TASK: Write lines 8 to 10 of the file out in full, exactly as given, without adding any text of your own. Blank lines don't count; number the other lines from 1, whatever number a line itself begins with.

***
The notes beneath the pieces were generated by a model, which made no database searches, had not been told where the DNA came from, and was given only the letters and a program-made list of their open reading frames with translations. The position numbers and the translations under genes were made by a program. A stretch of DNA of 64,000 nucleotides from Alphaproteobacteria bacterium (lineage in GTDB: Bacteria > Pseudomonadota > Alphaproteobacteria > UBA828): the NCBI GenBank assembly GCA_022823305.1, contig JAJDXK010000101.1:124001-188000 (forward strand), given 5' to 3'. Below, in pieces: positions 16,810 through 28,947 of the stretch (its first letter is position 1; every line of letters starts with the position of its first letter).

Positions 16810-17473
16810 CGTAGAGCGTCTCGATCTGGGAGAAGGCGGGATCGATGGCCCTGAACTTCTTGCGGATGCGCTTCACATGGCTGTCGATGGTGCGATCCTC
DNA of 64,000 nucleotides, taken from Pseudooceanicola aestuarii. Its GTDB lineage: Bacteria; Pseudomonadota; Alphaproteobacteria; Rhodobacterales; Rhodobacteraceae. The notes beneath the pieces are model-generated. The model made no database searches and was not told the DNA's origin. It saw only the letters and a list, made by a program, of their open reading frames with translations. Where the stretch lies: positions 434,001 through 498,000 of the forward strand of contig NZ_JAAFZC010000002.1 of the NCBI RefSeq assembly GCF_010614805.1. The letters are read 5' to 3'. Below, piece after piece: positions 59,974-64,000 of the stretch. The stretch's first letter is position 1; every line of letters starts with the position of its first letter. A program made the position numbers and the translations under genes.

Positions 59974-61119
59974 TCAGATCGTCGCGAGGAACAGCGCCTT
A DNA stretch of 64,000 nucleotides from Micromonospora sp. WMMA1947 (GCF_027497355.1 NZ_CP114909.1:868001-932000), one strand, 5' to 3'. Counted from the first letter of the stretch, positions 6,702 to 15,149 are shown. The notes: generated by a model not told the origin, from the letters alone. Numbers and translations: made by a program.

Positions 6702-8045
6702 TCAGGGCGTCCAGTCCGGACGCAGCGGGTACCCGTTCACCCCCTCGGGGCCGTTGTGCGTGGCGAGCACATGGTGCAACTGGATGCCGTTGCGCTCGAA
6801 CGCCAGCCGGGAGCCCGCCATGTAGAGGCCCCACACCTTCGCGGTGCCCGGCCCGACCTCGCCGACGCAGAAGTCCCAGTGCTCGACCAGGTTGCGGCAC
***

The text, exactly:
Positions 6702-8045
6702 TCAGGGCGTCCAGTCCGGACGCAGCGGGTACCCGTTCACCCCCTCGGGGCCGTTGTGCGTGGCGAGCACATGGTGCAACTGGATGCCGTTGCGCTCGAA
6801 CGCCAGCCGGGAGCCCGCCATGTAGAGGCCCCACACCTTCGCGGTGCCCGGCCCGACCTCGCCGACGCAGAAGTCCCAGTGCTCGACCAGGTTGCGGCAC